Jaenson TGT, Värv K, Fröjdman I, Jääskeläinen A, Rundgren K, Versteirt V, et al. First evidence of established populations of the taiga tick Ixodes persulcatus (Acari: Ixodidae) in Sweden. Parasit Vectors. 2016;9:377.

Bugmyrin SV, Bespyatova LA, Korotkov YS, Burenkova LA, Belova OA, Romanova LI, et al. Distribution of Ixodes ricinus and I. persulcatus ticks in southern Karelia (Russia). Ticks Tick Borne Dis. 2013;4:57–62.

Tokarevich NK, Tronin AA, Blinova OV, Buzinov RV, Boltenkov VP, Yurasova ED, et al. The impact of climate change on the expansion of Ixodes persulcatus habitat and the incidence of tick-borne encephalitis in the north of European Russia. Glob Health Action. 2011;4:8448.

Jaaskelainen A, Tikkakoski T, Uzcategui N, Alekseev A, Vaheri A, Vapalahti O. Siberian subtype tickborne encephalitis virus, Finland. Emerg Infect Dis. 2006;12:1568–71.

Jaaskelainen AE, Sironen T, Murueva GB, Subbotina N, Alekseev AN, Castren J, et al. Tick-borne encephalitis virus in ticks in Finland, Russian Karelia and Buryatia. J Gen Virol. 2010;91:2706–12.

Süss J. Tick-borne encephalitis 2010: epidemiology, risk areas, and virus strains in Europe and Asia. An overview. Ticks Tick Borne Dis. 2011;2:2–15.

Jääskeläinen A, Tonteri E, Pieninkeroinen I, Sironen T, Voutilainen L, Kuusi M, et al. Siberian subtype tick-borne encephalitis virus in Ixodes ricinus in a newly emerged focus, Finland. Ticks Tick Borne Dis. 2016;7:216–23.

Heyman P, Cochez C, Hofhuis A, van der Giessen J, Sprong H, Porter SR, et al. A clear and present danger: tick-borne diseases in Europe. Expert Rev Anti Infect Ther. 2010;8:33–50.

Lindquist L, Vapalahti O. Tick-borne encephalitis. Lancet. 2008;371:1861–71.

Földvári G, Široký P, Szekeres S, Majoros G, Sprong H. Dermacentor reticulatus: a vector on the rise. Parasit Vectors. 2016;9:314.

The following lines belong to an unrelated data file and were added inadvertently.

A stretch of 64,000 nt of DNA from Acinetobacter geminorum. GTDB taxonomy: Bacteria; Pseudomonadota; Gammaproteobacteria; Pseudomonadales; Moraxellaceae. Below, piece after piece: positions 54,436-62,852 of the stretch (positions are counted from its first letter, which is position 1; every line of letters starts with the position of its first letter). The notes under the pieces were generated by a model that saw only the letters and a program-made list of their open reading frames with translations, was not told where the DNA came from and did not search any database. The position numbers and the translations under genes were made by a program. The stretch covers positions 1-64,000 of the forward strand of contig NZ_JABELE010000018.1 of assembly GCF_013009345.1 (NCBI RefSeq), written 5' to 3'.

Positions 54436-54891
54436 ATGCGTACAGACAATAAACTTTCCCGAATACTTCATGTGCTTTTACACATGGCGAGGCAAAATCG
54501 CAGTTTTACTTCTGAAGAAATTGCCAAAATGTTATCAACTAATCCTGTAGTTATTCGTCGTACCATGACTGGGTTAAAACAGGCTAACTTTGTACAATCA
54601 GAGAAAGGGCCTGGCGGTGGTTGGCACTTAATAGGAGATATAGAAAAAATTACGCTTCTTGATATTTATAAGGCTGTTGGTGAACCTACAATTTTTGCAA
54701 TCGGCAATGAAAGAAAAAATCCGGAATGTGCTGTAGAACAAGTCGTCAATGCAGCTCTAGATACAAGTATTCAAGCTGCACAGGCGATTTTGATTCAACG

Klitgaard K, Chriél M, Isbrand A, Jensen TK, Bødker R. Identification of Dermacentor reticulatus ticks carrying Rickettsia raoultii on migrating jackal, Denmark. Emerg Infect Dis. 2017;23:2072–4.

Jongejan F, Ringenier M, Putting M, Berger L, Burgers S, Kortekaas R, et al. Novel foci of Dermacentor reticulatus ticks infected with Babesia canis and Babesia caballi in the Netherlands and in Belgium. Parasit Vectors. 2015;8:232.

Hasle G, Bjune G, Edvardsen E, Jakobsen C, Linnehol B, Røer JE, et al. Transport of ticks by migratory passerine birds to Norway. J Parasitol. 2009;95:1342–51.

Øines Ø, Storli K, Brun-Hansen H. First case of babesiosis caused by Babesia canis canis in a dog from Norway. Vet Parasitol. 2010;171:350–3.

Rudander SH. The risk of Dermacentor reticulatus establishing in Sweden (In Swedish, MSc Thesis). Department of Biomedical Sciences and Veterinary Public Health, Swedish University of Agricultural Sciences, Uppsala, Sweden; 2018.

Bødker R, Petersen RE, Kjær LJ, Isbrand A, Klitgaard K. Do not bring home the meadow tick from your vacation! Dansk Veterinær Tidsskr. 2018;8:42 (In Danish).

Solano-Gallego L, Sainz Á, Roura X, Estrada-Peña A, Miró G. A review of canine babesiosis: the European perspective. Parasit Vectors. 2016;9:336.

Kjær LJ, Soleng A, Edgar KS, Lindstedt HEH, Paulsen KM, Andreassen ÅK, et al. Predicting and mapping human risk of exposure to Ixodes ricinus nymphs using climatic and environmental data, Denmark, Norway and Sweden, 2016. Eurosurveillance. 2019;24:1800101.

Klitgaard K, Højgaard J, Isbrand A, Madsen JJ, Thorup K, Bødker R. Screening for multiple tick-borne pathogens in Ixodes ricinus ticks from birds in Denmark during spring and autumn migration seasons. Ticks Tick Borne Dis. 2019;10:546–52.

Soleng A, Edgar KS, Paulsen KM, Pedersen BN, Okbaldet YB, Skjetne IEB, et al. Distribution of Ixodes ricinus ticks and prevalence of tick-borne encephalitis virus among questing ticks in the Arctic Circle region of northern Norway. Ticks Tick Borne Dis. 2018;9:97–103.

Laaksonen M, Klemola T, Feuth E, Sormunen JJ, Puisto A, Mäkelä S, et al. Tick-borne pathogens in Finland: comparison of Ixodes ricinus and I. persulcatus in sympatric and parapatric areas. Parasit Vectors. 2018;11:556.

Acknowledgements

We thank Simon Friis-Wandall, Mette Frimodt Hansen, Caroline Greisen, Ana Carolina Cuellar, Najmul Haider, Leif Kristian Sortedal, Philip Thomassen Neset, Preben Ottesen, Alaka Lamsal, Ruchika Shakya, Martin Strnad, Hanne Quarsten, Sølvi Noraas, Åslaug Rudjord Lorentzen, Chiara Bertacco, Kevin Hohwald, Catharina Schmidt, Coco de Koning, and Wenche Okstad for assistance in the field. We would also like to thank the Danish Ministry of the Environment, The Forest and Nature Agency as well as many private landowners for allowing us access to their properties to conduct our sampling.

Funding

This study was funded by the Interreg V Program (the ScandTick Innovation project, Grant number 20200422), and the Danish Veterinary and Food Administration.

parasitesandvectors.biomedcentral.com

Share:
No comments

Добавить комментарий

Your e-mail will not be published. All fields are required.

×
Recommend
Adblock
detector